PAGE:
Auto insurance is legally required by every state, although each state sets its own requirements in terms of the type of insurance coverage drivers need to carry and the minimum coverage amounts. Insurance laws at the state level also dictate how insurance carriers must behave in terms of paying out insurance claims and other issues. The state of Texas has specific laws regarding PIP insurance and insurance company reimbursement.
Subrogation is a term for an action initiated by an insurance company. For example, an auto insurance company pays its customer for a loss or injuries for an accident that is not his fault. It then pursues the party that was at-fault in the accident, usually another insurance company, to recover the payments it made to its customer. When insurance companies recover money they have paid on an insurance claim from a third party, this helps keep insurance premiums down.
Personal injury protection, or PIP, insurance provides coverage for medical expenses and any lost wages if a policyholder is injured in an accident. PIP also covers medical expenses for injuries to any passengers in the car from the accident. PIP is required in certain states. These states have "no-fault" insurance laws. This means a person's own insurance pays for his damages or injuries regardless of who caused the accident. Texas insurance laws do not require PIP coverage, but insurers are required to offer it and customers must specifically waive the option when buying auto insurance.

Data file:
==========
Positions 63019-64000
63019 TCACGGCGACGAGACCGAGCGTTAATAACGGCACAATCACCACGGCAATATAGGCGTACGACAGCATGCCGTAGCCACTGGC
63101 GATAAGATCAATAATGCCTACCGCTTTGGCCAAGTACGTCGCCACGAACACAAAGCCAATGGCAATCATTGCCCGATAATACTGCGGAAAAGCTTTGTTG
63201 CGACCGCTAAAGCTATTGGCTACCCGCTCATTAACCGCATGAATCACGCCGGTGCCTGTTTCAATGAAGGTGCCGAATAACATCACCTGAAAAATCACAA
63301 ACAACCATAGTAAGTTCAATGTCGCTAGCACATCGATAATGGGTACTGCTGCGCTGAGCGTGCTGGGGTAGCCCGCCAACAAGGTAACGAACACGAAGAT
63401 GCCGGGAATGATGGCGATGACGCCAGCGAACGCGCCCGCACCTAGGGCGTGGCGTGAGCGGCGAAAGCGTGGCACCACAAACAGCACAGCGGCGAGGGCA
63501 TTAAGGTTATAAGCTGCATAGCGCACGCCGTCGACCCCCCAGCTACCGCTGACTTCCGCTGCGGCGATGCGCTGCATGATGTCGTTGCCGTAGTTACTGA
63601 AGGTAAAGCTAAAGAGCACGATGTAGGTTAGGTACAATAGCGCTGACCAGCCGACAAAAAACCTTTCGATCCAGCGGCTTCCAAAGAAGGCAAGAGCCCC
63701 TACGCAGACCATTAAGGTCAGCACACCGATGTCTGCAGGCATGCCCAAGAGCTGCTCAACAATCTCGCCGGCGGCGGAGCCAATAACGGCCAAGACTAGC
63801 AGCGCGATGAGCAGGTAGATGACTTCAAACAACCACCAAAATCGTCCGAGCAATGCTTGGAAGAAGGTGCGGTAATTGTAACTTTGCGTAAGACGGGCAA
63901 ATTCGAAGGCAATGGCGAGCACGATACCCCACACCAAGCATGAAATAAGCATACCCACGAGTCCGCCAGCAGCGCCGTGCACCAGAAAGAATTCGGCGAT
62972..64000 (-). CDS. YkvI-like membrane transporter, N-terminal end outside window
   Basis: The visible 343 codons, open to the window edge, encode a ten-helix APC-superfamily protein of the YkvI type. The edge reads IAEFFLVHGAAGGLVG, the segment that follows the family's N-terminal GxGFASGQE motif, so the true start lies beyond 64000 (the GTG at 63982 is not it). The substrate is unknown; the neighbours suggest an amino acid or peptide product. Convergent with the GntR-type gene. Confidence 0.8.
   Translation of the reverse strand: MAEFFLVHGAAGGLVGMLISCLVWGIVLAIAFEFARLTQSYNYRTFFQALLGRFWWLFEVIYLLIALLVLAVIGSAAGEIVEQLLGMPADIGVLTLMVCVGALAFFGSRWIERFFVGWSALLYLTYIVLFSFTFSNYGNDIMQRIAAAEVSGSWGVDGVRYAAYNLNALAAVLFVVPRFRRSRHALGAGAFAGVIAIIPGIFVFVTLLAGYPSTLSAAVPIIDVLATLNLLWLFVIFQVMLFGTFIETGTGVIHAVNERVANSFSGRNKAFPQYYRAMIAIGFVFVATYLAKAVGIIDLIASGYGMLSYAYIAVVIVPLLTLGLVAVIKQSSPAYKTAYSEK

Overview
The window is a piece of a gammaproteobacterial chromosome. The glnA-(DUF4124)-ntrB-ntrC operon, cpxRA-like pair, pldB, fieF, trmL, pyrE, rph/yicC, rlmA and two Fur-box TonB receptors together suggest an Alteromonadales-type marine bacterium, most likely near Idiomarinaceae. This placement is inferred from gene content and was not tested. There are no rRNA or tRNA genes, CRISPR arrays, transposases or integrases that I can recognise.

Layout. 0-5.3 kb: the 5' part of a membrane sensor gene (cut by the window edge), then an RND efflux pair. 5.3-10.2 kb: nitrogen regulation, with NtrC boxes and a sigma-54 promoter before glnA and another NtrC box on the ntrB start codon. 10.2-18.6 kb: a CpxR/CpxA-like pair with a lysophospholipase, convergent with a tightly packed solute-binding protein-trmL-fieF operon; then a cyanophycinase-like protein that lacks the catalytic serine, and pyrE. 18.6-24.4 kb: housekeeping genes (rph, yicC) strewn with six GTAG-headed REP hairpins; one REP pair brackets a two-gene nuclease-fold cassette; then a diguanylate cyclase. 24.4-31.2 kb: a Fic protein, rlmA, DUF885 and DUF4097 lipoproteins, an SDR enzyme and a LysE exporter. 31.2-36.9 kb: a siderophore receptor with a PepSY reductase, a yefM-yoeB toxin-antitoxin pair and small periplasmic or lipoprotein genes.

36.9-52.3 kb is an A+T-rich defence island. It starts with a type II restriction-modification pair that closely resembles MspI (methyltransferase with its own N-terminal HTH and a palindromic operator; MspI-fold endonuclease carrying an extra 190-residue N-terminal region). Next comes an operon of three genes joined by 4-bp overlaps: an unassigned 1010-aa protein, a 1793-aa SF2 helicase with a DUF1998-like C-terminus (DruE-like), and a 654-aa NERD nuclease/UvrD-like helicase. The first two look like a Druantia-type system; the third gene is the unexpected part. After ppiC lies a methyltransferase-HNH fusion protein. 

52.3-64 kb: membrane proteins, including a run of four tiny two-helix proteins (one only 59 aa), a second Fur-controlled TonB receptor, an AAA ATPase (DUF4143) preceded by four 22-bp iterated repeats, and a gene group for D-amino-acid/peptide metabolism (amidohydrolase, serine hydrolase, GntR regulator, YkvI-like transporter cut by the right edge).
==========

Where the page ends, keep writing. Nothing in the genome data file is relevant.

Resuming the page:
Texas Insurance Code
Under the insurance code for Texas, subrogation for PIP payments is prohibited. If a person is involved in a car accident, his PIP insurance will pay him for his damages or injuries regardless of fault, but his insurance company will not be able to go after the other person's insurance company for reimbursement.
In most cases, when a car insurance company pays out to a claimant, and the claimant also receives payment from a third-party insurer, the first insurer has a legal right to subrogate, or collect what it paid to the claimant. Because PIP is not subrogable in Texas, a person can receive money from his PIP insurance carrier and the defendant's insurance company without being required to return the PIP money.
- Progressive Insurance: Understanding Insurance -- What is Subrogation?; Allison Ruuska; December 2007
- Progressive Insurance: Personal Injury Protection Insurance
- FindLaw.com: Texas Insurance Code -- Texas Statutes - Section 1952.155: Benefits Payable Without Regard To Fault Or Collateral Source; Effect On Subrogation
- Steven Howard Attorney at Law: Sources of Recovery and Related Issues
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